Do you ever see girls post photos on Instagram and Facebook that always just look so…PERFECT? They always have over 100 likes on their photos and you’re just sitting there like….“UGH WHY DO I LOOK SO RATCHET ALL THE TIME AND HOW DO THEY LOOK SO PERFECT?! HOW?!?!”
Never forget that most of the time people pick and choose the absolute best photos during the 10% of their day when they just did their hair/makeup/wearing the perfect outfit. And it’s filtered. Sometimes DOUBLE filtered. (Thanks, iPhone IOS7!)
I mean we all do it…there’s nothing wrong with it. Why not show your best self off, right? Lookin’ good feels good! Heck, my own profile photo is a professionally done shot with my favorite red polka-dot dress, hair and makeup perfectly done with great lighting. I wish I looked like my best representation all the time, but dang, it takes some work.
Just realize it’s normal to feel insecure sometimes, especially moreso in our “glued to our smartphones/social networking” world. But I’ve found the best way to overcome that is just to be you and don’t apologize for it. We all have flaws and imperfections and that’s what makes us unique and beautiful.
So hey guys, this is me 90% of the time. (Working from home is conducive to PJs and undone hair, naturally.) My skin is broken out a little bit right now. (But hey, thanks clean eating, working out and coconut oil for making my skin MUCH better than it used to be!)
But really who cares? Does it make me less of a human? Nah. Can I not accomplish my goals in life or make an impact on this world because my nose is a little crooked at certain angles? Nope.
And no, I don’t think I’m “brave” or anything for posting a less than stellar photo of me. I’m just me. You can like it or not like it. You can roll your eyes and think I’m annoying or self-absorbed or overthink things too much or whatever you want.
But there may be one person that needed to read what I wrote just now and it might help them change their perspective, even if for a minute.
I’m just realizing these days how much of an impact social media has on others, even subconsciously, more than people might even realize.
After posting the above on my personal Facebook page, I received a comment from a friend of mine that really made me think:
“THIS is a “bad” (or “less than stellar”) picture of you???? See, this is the issue: I totally and wholly appreciate everything you have said here. It’s valid, well thought-out, and encouraging. But many women (myself included) see a picture like this, of a woman who is in all objectivity naturally beautiful by conventional standards — so much so that her “bad” picture exceeds those of mine when I’m dolled to the nines — and it’s hard not to feel “less than”.
Please don’t misunderstand, I’m very grateful for what you’ve written; I agree with it and applaud you for it. But an imperfect little piece of me (and most women, I imagine, who are insecure about their own appearance) still shrugs derisively, “well, it’s easy for her to say. Look at her. Sigh. “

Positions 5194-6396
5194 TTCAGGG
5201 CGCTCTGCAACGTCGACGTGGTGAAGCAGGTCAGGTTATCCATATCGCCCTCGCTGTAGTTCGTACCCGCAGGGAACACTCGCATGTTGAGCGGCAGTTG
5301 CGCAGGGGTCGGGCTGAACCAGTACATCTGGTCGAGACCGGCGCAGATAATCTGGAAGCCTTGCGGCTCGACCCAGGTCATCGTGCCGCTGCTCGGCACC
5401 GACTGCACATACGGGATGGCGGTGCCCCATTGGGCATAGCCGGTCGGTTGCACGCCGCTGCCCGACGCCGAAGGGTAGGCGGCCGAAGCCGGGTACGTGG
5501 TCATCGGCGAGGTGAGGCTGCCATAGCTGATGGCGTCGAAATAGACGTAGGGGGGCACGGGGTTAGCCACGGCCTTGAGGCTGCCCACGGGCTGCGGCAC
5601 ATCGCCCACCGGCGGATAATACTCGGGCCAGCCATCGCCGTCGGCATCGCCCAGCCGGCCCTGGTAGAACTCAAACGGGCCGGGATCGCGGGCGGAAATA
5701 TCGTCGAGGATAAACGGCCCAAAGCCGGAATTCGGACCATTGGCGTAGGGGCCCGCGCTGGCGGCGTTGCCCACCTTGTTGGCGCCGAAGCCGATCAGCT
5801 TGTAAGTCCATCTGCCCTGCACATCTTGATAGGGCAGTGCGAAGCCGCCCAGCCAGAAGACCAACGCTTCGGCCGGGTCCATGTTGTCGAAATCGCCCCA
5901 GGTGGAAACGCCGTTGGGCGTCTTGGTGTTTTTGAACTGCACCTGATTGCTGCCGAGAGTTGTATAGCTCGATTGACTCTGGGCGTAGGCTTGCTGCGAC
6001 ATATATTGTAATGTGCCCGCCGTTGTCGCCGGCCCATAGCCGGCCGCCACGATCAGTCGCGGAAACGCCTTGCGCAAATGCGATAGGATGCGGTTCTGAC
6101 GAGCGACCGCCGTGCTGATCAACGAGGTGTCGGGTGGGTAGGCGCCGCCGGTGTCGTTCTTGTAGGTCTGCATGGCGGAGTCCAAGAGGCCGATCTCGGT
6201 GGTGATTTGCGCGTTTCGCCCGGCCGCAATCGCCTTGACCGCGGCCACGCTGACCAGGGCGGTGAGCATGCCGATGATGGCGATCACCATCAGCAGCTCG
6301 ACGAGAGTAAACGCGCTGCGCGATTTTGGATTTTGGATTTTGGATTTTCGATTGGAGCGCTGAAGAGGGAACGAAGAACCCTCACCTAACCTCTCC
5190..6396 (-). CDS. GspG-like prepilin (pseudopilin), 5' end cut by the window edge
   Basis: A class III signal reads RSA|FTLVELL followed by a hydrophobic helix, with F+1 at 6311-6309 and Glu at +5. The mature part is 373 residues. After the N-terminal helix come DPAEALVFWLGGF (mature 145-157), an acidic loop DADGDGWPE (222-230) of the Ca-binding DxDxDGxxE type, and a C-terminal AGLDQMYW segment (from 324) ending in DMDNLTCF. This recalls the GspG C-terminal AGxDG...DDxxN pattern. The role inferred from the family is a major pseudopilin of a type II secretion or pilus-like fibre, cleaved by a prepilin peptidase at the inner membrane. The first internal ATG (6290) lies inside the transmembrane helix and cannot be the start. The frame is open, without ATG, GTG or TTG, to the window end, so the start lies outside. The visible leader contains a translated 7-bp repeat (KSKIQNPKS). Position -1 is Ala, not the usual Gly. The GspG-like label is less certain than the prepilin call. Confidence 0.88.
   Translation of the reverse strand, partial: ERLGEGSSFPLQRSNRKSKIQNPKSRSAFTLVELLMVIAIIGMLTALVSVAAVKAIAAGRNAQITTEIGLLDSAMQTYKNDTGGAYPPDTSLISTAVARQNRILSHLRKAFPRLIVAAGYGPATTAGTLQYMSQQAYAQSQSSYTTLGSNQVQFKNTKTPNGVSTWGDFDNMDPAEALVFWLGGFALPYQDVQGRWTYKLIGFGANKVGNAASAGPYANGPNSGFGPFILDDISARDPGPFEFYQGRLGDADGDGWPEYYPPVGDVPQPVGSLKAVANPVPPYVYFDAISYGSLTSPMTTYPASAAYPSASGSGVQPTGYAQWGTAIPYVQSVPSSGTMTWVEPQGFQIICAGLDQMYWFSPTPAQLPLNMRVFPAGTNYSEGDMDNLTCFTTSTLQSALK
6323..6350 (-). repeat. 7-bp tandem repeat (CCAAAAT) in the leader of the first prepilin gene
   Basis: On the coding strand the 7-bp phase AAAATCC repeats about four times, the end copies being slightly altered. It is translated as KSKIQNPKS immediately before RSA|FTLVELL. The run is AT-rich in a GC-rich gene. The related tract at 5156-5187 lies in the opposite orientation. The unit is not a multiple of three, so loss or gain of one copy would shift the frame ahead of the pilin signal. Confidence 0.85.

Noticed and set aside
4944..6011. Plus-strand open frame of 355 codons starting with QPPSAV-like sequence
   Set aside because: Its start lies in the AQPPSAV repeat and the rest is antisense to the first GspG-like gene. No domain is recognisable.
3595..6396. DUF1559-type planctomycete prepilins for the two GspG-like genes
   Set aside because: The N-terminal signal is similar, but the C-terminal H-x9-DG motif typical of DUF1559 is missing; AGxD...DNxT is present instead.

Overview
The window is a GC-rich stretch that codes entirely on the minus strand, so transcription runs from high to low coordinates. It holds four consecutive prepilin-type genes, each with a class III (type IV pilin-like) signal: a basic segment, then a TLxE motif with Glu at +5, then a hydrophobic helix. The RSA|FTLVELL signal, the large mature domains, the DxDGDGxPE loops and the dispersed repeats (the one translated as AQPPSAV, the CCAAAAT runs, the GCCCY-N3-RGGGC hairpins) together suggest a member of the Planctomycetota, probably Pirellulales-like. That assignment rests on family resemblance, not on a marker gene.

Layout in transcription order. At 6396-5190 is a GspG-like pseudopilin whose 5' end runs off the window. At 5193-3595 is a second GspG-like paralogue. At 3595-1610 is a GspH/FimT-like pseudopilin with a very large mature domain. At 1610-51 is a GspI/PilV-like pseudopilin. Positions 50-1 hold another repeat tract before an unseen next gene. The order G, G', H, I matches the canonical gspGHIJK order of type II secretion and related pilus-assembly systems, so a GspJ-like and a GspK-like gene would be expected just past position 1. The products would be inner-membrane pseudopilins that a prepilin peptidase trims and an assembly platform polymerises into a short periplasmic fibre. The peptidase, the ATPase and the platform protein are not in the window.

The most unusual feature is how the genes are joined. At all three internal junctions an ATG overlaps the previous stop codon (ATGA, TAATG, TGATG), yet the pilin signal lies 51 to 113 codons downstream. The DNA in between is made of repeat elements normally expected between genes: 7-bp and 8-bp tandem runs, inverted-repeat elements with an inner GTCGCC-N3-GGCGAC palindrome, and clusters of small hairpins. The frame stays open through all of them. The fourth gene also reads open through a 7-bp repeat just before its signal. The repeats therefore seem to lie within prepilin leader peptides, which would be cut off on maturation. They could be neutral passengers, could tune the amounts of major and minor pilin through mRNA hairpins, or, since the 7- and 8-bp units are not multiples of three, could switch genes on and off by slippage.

(I typed the following as a response, but want to share this with you all because it really resonated with me)
“I guess the point I’m trying to make is that ALL women (me included!) sometimes consider ourselves “less than” and feel like we have to look 100% perfect all the time to be considered “beautiful” by any standards. And everyone seems to compare their worst self to others’ best!
You say-“But an imperfect little piece of me (and most women, I imagine, who are insecure about their own appearance) still shrugs derisively, “well, it’s easy for her to say. Look at her.”
It’s funny that you say that- because I, myself feel like an imperfect woman, insecure about my own appearance. Just as I am baffled that you would say something like ” her “bad” picture exceeds those of mine when I’m dolled to the nines” because I know that you are a beautiful person, that may be indicative of how you feel about me right now.”
Isn’t it crazy how perceptions can be so different?
I’ve gotten better these days, but I used to have an extremely unhealthy body image and self-esteem issues. On my fitness blog and twitter account I run into girls who are starving to be 80 lbs. so they can live up to their own standards of what beauty is, even though THEY could be considered “conventionally beautiful.” It saddens me to no end. There are even girls who are extremely fit, FITNESS model worthy, even, and yet continually complain about their bodyfat percentage. It just never ends.
We all can benefit from not comparing to others but to recognize our OWN beauty from within, and to stop viewing our imperfections with a magnifying glass- because what we think is a flaw, or imperfection, can be sheer beauty to those around us.
What a difference we could make in the world as a society if we stopped focusing on trying to live up to what WE PERCEIVE is “perfection” and just started loving ourselves for who we are. At that point we could focus on building others up and spreading an idea of acceptance and love instead of criticism and judgment.
[This is a post from my personal blog site that has nothing to do with fitness necessarily, but I felt as though it would be appropriate here, too! Link to original here.]